Document Detail

Application technique and slurry co-fermentation effects on ammonia, nitrous oxide, and methane emissions after spreading: I. Ammonia volatilization.
MedLine Citation:
PMID:  12469827     Owner:  NLM     Status:  MEDLINE    
Ammonia emissions after spreading animal manure contribute a major share to N losses from agriculture. There is an increasing interest in anaerobic co-digestion of liquid manure with organic additives. This fermentation results in a change of physical and chemical parameters of the slurry. Among these are an increased pH and ammonium content, implying a higher risk of NH3 losses from fermentation products. To compare different application techniques and the effect of fermentation on NH3 volatilization, we used the standard comparison method and tested it for reliability. This method seems to be perfectly suited for experiments with a large number of treatments and replicates if prerequisites concerning the experimental layout are considered. We tested four different application techniques on arable and grassland sites. The more the substrate was incorporated into the soil or applied near the soil surface on the grassland site, the less NH3 was lost. Injection of the substrate reduced losses to less than 10% of applied NH4+ on both sites, whereas losses after splash plate application amounted to more than 30%. Trail shoe application on grassland performed as well as injection. Harrowing on arable land also reduced emissions efficiently, if harrowing occurred within the first 2 h after application. Emissions from trail hose-applied co-fermentation product were not greater than from unfermented slurry. Better infiltration of the less viscous substrate seemed to have compensated for the increased loss potential.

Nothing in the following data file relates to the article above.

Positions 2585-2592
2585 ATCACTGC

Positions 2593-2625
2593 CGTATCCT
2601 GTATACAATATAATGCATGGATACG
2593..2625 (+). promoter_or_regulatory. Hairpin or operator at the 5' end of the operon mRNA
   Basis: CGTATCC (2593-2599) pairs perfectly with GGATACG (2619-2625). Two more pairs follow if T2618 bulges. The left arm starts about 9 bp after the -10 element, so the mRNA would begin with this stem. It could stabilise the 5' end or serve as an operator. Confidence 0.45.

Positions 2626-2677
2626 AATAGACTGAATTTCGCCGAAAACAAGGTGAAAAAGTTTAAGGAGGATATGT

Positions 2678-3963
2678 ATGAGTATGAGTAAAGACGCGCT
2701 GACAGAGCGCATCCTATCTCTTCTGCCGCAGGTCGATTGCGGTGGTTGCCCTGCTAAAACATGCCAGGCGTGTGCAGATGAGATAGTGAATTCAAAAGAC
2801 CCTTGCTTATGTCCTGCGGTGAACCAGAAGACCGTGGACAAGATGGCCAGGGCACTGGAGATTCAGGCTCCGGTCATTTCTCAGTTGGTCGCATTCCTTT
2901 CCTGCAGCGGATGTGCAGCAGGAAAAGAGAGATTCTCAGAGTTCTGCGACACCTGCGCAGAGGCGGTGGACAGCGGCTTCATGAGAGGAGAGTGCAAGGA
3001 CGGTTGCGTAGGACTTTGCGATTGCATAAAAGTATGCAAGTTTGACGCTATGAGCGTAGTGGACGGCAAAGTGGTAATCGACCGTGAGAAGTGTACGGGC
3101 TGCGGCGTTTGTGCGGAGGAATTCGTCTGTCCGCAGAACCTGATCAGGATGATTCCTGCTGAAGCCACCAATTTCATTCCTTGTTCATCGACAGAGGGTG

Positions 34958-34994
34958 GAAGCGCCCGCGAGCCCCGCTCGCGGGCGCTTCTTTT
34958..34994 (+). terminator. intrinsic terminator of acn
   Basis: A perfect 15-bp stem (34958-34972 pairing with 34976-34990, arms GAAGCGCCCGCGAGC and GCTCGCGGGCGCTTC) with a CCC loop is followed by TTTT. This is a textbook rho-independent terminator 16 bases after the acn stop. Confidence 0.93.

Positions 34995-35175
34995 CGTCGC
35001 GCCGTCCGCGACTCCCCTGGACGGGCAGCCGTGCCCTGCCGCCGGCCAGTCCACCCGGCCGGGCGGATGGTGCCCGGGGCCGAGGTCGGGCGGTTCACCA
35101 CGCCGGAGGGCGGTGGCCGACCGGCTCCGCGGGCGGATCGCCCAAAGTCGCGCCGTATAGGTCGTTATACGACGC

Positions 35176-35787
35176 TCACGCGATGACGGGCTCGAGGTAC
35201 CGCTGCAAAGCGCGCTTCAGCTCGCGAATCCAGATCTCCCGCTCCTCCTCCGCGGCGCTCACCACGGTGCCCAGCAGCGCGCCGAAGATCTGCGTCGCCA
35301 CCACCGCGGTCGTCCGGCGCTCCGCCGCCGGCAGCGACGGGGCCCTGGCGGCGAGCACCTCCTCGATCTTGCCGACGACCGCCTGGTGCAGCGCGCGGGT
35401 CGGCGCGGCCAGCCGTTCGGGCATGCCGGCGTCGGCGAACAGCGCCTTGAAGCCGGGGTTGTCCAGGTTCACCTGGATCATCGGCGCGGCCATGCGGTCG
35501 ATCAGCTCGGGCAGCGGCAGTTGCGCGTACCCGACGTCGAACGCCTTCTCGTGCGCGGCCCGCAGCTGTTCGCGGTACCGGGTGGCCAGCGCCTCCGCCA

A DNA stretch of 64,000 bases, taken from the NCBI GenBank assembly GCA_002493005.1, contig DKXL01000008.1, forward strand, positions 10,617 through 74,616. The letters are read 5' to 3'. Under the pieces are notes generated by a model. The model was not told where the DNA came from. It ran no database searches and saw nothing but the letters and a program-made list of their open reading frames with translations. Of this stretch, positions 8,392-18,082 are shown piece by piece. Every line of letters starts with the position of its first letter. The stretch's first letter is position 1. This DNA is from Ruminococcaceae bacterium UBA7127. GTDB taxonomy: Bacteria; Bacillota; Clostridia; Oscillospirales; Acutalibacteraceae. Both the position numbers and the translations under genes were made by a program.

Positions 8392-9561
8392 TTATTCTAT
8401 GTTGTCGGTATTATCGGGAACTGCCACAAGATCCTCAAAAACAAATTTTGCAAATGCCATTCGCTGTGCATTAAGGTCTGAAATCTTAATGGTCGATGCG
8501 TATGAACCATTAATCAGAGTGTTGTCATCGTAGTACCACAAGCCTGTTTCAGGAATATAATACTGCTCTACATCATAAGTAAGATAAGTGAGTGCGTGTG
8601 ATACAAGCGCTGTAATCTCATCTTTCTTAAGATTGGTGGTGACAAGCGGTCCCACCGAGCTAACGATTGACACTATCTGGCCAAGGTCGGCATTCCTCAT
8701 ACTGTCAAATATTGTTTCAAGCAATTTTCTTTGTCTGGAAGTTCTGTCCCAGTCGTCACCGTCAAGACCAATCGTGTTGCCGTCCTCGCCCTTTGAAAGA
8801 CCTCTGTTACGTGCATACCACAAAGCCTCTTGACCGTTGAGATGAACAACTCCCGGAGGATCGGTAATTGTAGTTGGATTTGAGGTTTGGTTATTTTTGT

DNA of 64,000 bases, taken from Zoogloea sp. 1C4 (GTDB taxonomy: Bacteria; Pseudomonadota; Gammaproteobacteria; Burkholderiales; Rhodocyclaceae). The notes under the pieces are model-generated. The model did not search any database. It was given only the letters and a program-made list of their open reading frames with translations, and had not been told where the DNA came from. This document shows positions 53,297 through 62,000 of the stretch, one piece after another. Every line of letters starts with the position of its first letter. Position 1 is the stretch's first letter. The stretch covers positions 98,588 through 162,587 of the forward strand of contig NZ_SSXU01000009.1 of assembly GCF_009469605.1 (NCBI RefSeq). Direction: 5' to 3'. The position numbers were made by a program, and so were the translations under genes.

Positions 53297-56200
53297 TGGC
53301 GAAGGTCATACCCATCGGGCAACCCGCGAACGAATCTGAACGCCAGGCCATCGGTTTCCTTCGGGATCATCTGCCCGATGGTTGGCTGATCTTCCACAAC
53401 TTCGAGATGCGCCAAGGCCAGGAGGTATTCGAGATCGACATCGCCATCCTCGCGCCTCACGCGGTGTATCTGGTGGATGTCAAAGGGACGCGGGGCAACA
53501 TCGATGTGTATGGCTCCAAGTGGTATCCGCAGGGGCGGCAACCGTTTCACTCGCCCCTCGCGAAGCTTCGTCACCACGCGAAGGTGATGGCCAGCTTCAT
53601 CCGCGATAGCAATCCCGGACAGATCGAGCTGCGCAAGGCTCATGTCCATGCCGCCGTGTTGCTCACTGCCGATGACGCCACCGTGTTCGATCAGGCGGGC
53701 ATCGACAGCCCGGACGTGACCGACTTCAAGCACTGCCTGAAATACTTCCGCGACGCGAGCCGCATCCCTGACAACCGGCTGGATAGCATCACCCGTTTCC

S Wulf; M Maeting; J Clemens
Related Documents :
22556657 - Hitherto unreported medicinal uses of plants from kolli hills.
22216267 - A naturally associated rhizobacterium of arabidopsis thaliana induces a starvation-like...
23863387 - Role of molecular structure on bioelectrochemical reduction of mononitrophenols from wa...
19914587 - Bioethanol production from rice washing drainage and rice bran.
18385867 - Preliminary assessment of polybrominated diphenyl ethers (pbdes) in the scottish aquati...
25017637 - Risk assessment based prioritization of 200 organic micropollutants in 4 iberian rivers.
Publication Detail:
Type:  Journal Article; Research Support, Non-U.S. Gov't    
Journal Detail:
Title:  Journal of environmental quality     Volume:  31     ISSN:  0047-2425     ISO Abbreviation:  J. Environ. Qual.     Publication Date:    2002 Nov-Dec
Date Detail:
Created Date:  2002-12-09     Completed Date:  2003-03-10     Revised Date:  2006-11-15    
Medline Journal Info:
Nlm Unique ID:  0330666     Medline TA:  J Environ Qual     Country:  United States    
Other Details:
Languages:  eng     Pagination:  1789-94     Citation Subset:  IM    
Institute of Plant Nutrition, University of Bonn, Karlrobert-Kreiten-Str. 13, 53115 Bonn, Germany.
Export Citation:
APA/MLA Format     Download EndNote     Download BibTex
MeSH Terms
Ammonia / chemistry*
Conservation of Natural Resources
Environmental Monitoring
Hydrogen-Ion Concentration
Methane / analysis*
Nitrous Oxide / analysis*
Soil Pollutants / analysis*
Reg. No./Substance:
0/Fertilizers; 0/Manure; 0/Soil Pollutants; 10024-97-2/Nitrous Oxide; 74-82-8/Methane; 7664-41-7/Ammonia

From MEDLINE®/PubMed®, a database of the U.S. National Library of Medicine

Previous Document:  Hydrogen sulfide effects on ammonia removal by a biofilter seeded with earthworm casts.
Next Document:  Application technique and slurry co-fermentation effects on ammonia, nitrous oxide, and methane emis...